Bought: Record & Tape Exchange, Shepherd’s Bush, 1990?
In the mid-’80s, London seemed to be Hiram Bullock’s second home. The late great New York-based guitarist was in David Sanborn’s band at the Wembley Arena in November ’84 (alongside Marcus Miller, Don Grolnick and Steve Gadd, one of my first ever gigs) and also appeared in town regularly with Carla Bley and Gil Evans during this period.
At a Sanborn Hammersmith Odeon gig in February 1987 (see the comments section below), Hiram embarked on a solo, and, with the aid of a wireless unit, promptly jumped off the stage to serenade the stalls.
He then vacated the auditorium, soloing all the while, and a few minutes later appeared in the front row of the balcony, still blazing away, illuminated by a single spot. What a dude.
Such shenanigans would earn himself column inches in the jazz magazines and a cult following but sometimes overshadow the fact that he was one of the great guitarists of the ’80s or any other decade, effortlessly mixing up the blues, funk, bebop and rock.
By mid-1986, he had enjoyed ten years as a first-call session player (Steely Dan, Chaka Khan, Brecker Brothers et al) as well as being part of the famous ‘Saturday Night Live’ and ‘Late Night With Letterman’ bands.
He had also recently hooked up with his one-time bass student Jaco Pastorius in the PDB trio (with drummer Kenwood Dennard) and produced Mike Stern’s excellent Upside Downside (guitar-wise, they have a lot in common).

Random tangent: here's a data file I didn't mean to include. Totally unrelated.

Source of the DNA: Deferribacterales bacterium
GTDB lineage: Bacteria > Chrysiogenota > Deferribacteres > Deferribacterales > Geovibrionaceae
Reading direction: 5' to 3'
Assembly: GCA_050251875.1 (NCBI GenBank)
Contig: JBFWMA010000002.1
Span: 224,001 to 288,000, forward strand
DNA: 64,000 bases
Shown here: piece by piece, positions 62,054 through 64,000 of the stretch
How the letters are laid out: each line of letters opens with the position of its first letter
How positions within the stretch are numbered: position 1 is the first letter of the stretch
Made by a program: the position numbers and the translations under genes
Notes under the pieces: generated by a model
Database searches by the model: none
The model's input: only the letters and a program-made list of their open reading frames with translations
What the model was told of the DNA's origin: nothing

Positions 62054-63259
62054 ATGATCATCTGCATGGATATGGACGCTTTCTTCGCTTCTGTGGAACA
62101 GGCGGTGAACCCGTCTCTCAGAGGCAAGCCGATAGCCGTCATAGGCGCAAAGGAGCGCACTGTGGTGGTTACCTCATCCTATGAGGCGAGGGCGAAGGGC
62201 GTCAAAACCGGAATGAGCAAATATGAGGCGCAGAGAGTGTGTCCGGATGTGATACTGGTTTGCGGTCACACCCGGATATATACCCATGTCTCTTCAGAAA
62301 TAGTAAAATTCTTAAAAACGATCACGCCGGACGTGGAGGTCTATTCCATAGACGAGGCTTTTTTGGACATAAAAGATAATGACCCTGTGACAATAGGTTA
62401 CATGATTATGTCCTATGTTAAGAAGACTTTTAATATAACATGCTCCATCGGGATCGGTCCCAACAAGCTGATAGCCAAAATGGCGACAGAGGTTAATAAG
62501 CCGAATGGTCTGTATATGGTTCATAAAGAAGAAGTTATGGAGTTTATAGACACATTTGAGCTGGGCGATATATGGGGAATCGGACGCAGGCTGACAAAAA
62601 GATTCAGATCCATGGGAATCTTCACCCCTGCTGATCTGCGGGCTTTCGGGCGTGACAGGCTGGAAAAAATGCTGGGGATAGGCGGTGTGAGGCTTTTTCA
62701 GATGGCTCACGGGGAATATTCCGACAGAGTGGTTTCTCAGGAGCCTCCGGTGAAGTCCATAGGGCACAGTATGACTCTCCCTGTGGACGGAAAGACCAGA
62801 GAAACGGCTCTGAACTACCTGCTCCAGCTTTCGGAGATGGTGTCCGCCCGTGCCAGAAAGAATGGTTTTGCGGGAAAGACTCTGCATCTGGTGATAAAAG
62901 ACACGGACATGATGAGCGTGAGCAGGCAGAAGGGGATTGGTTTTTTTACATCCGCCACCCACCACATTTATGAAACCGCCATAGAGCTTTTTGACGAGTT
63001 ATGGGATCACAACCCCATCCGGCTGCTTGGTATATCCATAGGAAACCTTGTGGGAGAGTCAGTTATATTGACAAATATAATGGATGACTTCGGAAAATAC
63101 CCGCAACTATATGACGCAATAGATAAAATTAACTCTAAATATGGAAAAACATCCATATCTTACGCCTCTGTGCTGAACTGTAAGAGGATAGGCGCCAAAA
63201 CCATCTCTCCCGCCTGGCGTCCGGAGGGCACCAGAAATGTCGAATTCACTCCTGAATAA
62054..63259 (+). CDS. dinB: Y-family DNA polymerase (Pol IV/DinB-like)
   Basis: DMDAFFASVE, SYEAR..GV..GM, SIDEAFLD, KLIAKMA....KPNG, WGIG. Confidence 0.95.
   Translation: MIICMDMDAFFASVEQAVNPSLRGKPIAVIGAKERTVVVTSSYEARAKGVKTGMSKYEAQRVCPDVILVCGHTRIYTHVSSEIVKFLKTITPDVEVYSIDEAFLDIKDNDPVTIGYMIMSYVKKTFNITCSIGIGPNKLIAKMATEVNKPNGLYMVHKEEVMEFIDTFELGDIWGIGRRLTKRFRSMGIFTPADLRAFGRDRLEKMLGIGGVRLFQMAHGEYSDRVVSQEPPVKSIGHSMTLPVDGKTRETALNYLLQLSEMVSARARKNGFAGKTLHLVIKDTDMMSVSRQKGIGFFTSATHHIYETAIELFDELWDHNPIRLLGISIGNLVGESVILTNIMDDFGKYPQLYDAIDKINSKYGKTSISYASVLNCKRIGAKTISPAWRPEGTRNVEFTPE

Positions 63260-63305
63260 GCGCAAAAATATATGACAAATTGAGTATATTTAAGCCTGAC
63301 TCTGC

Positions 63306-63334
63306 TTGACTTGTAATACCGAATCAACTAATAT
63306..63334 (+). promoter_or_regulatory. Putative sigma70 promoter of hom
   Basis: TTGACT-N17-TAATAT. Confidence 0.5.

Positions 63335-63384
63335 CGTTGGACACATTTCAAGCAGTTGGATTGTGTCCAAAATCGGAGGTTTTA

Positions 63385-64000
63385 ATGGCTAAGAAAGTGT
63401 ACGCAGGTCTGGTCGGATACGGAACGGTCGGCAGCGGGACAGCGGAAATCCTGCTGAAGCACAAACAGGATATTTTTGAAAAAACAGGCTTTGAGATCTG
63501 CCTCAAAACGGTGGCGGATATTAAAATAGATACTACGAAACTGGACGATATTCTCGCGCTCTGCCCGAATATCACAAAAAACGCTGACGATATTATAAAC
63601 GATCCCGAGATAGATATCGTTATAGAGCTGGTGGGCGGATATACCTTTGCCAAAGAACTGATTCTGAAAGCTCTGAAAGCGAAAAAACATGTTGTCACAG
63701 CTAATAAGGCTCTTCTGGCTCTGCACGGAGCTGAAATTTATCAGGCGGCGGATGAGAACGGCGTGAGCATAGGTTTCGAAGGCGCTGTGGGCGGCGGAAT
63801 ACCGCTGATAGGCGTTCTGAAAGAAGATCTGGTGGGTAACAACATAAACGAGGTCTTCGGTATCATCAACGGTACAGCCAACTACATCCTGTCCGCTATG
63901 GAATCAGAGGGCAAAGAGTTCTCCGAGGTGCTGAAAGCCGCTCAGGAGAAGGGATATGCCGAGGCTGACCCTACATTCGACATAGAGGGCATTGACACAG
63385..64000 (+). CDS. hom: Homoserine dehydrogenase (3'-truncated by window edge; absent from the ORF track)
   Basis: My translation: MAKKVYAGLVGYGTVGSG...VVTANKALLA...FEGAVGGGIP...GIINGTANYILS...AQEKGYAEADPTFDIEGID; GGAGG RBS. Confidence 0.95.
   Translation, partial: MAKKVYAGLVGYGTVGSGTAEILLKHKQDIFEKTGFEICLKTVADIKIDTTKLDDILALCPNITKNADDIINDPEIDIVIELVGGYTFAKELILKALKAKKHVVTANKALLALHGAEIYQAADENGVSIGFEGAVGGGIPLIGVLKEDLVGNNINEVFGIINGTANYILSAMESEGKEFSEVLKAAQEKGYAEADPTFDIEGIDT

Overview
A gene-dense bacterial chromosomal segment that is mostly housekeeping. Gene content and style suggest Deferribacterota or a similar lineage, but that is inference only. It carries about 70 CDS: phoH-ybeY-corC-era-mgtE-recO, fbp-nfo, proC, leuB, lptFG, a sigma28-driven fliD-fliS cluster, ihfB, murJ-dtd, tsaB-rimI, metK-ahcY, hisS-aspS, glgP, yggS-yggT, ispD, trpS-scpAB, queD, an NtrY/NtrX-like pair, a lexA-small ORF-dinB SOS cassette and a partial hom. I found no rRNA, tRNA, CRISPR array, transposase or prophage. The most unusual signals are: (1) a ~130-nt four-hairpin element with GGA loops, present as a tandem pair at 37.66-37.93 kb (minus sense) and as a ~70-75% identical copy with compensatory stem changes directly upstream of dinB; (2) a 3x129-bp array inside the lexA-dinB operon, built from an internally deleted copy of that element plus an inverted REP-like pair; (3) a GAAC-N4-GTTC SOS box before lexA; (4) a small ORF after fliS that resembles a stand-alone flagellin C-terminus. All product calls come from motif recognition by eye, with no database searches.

In short, he had paid his dues. It was time for a solo album. Though From All Sides is in many ways a classic ‘journeyman’ record, covering all the bases from funky fusion (‘Window Shoppin’, ‘Cactus’, written by Randy Brecker) through R’n’B (‘Funky Broadway’) to smooth Sinatra-influenced balladry (‘Really Wish I Could Love You’), it’s never boring, helped also by some good guest spots – Kenny Kirkland supplies a classy solo to ‘Window Shoppin’ while Sanborn lights up ‘Say Goodnight, Gracie’.
On the witty ‘state of the world’ blues ‘Mad Dog Daze’, Bullock even comes over a bit like a Johnny Guitar Watson for the ’80s.
The album also benefits greatly from mostly sticking to the same excellent rhythm section – Charley Drayton on drums, Will Lee on bass, Clifford Carter on keys – which gives some consistency from tune to tune.
Hiram plays some brilliant solos, even on somewhat cheesy material such as ‘When The Passion Is Played’ and ‘Until I Do’. The production is state-of-the-art for ’86, ie. extremely high on treble and compression but short on low-end.
But From All Sides is still mostly a blast, driven on by Hiram’s irrepressible energy and good vibes, though the followup Give It What U Got was a big improvement – more on that later.